David Hall: When my father died of lymphoma cancer on 1st June, my mother and me were heartbroken. Two days later we contacted the agency that provides sign language interpreters in our local area of Norwich and asked them to find an interpreter for my dad’s funeral. I waited 8 days for them to get back to me! The day before the funeral they called us up. My mother spoke on the phone with them. She hung up the phone and started crying. I kept on asking her ‘’what happened’’? But she couldn’t stop crying. It made me cry too, it was very emotional. Finally she was able to tell me that they could not find an interpreter for the funeral. I could not believe it! I thought: “The funeral is tomorrow!” We were so frustrated that we didn’t know what to do! We decided to approach the local newspaper and told them about the situation we were in. That was the best idea – the article showed up immediately on the Internet, and it went viral very quickly! It spread on Facebook and people started to talk about it. One interpreter from London, a lady called Gemma, contacted us and she travelled the whole way up to Norwich on the night before the funeral. She arrived very late at night and I met with her to brief her for the ceremony.

Ovais: The fact that you had an interpreter for your dad’s funeral, what did it mean to you?

David Hall from Norwich

David Hall: Oh, it was wonderful! It was such a relief! It took the weight of my shoulders… I finally could say goodbye to my father with peace in my heart. The fact that the interpreter was there made such a huge difference. The vicar was standing too far away from me for me to be able to lipread what she was saying. It would be impossible for me to be part of the ceremony. Thanks to Gemma being there I could look at her and read the signs. The vicar read out loud about my father’s upbringing and his life story – some of the details I did not know before. It was written by my mother and it was beautiful that the interpreter could sign it for me. I was very grateful, the ceremony felt complete. It really meant a lot to my mother and me, and I am sure it was important for my dad too. After the funeral, I expressed my gratitude to Gemma and I asked for her fee for the service. I was so surprised she did not want to accept the payment, she did not even want me to reimburse her travel fare! She said ‘’I did it voluntary, that’s from the kindness of my heart’’, but I did not want to hear about it, so she told me to give the money to the charity instead. The same day, I transferred £200 to the charity that supports people affected by lymphoma cancer.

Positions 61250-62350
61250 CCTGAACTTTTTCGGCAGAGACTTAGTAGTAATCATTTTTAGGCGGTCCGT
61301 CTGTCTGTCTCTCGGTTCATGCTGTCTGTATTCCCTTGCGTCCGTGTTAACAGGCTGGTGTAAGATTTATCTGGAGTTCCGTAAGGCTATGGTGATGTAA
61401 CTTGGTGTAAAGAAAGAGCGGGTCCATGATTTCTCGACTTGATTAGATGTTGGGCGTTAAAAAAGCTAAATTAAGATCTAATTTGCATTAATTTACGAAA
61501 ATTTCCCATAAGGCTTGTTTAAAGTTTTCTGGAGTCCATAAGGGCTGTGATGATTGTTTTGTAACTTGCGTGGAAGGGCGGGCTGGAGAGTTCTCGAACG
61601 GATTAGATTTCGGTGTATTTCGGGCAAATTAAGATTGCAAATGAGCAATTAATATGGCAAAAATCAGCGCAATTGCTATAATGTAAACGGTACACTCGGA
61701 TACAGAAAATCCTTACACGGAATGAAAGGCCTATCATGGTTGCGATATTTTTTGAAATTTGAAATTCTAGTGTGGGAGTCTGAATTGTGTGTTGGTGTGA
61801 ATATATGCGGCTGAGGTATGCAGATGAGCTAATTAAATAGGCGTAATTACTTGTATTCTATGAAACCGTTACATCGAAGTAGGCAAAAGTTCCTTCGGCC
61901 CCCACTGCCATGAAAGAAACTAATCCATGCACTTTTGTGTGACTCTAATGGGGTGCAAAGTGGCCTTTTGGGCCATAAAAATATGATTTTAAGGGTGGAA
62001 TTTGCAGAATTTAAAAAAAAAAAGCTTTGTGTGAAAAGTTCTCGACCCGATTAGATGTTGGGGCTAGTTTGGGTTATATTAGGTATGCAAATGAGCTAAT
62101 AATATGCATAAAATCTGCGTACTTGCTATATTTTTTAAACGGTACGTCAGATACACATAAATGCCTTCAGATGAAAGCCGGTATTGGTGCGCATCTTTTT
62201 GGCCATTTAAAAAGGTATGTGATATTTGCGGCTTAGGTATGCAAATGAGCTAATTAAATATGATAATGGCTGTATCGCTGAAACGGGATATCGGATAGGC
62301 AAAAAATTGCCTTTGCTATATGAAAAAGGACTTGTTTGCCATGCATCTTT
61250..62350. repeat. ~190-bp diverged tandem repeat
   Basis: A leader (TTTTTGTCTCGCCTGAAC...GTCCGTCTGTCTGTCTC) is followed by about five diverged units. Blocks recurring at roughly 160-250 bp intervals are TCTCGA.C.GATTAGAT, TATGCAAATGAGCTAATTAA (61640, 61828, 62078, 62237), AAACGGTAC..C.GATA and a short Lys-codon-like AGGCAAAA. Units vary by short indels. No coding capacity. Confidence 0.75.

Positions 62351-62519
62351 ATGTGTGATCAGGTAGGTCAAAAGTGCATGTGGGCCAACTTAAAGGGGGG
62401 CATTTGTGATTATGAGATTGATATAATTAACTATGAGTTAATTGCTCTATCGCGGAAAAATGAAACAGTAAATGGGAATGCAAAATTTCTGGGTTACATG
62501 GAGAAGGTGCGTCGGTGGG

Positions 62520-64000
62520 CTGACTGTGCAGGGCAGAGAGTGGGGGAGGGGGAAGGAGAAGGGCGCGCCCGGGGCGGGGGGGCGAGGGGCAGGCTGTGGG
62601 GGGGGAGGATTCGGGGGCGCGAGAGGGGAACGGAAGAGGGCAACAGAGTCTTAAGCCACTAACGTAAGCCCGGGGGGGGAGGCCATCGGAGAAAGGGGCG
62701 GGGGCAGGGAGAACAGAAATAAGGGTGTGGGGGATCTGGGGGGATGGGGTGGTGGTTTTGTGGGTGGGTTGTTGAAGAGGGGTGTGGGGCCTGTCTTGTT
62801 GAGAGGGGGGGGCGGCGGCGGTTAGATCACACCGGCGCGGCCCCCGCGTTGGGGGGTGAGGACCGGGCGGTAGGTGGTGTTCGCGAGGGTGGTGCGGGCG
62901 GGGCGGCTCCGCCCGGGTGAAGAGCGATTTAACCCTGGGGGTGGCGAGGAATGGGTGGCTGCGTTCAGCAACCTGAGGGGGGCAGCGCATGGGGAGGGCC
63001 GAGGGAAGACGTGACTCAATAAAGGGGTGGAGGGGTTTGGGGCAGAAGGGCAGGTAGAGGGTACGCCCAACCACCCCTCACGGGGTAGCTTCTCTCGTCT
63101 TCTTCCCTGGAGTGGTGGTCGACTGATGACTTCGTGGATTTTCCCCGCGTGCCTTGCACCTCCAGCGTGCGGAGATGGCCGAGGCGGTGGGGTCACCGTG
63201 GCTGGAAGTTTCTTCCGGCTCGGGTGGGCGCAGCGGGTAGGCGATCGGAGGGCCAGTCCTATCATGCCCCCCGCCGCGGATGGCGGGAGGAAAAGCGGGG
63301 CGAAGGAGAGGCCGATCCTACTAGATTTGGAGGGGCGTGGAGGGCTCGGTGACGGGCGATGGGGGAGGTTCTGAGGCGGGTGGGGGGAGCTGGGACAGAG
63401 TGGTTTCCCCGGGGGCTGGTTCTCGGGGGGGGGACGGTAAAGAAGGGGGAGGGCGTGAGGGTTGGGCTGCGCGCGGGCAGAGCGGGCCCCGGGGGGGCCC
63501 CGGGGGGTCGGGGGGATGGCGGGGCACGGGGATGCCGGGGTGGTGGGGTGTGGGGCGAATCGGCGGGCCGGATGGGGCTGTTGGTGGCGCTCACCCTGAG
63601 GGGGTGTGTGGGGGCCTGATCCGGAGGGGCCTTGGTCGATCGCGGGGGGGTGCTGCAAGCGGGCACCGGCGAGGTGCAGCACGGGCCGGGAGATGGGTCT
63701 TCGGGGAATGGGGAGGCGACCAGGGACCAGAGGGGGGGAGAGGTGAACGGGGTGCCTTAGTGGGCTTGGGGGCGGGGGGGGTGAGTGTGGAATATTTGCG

Ovais: What would be your message to hearing people who wouldn’t really understand the situation you were in?

David Hall: It is very sad that people do not understand how important it is for a son to attend his father’s funeral. It is so hard for a child to lose their parent, and for a deaf person not to be able to participate in the funeral ceremony would just add to the suffering that they’re already going through. I wish it never to happen again to any family. Deaf people should always be able to have an interpreter for emergency situations. A funeral is so important. It is just once in a lifetime when you can say goodbye to the ones you loved once they have gone.

If there has been a death of an immediate family member and you need support, please get in touch with us. We’ll do our best to help you find an interpreter!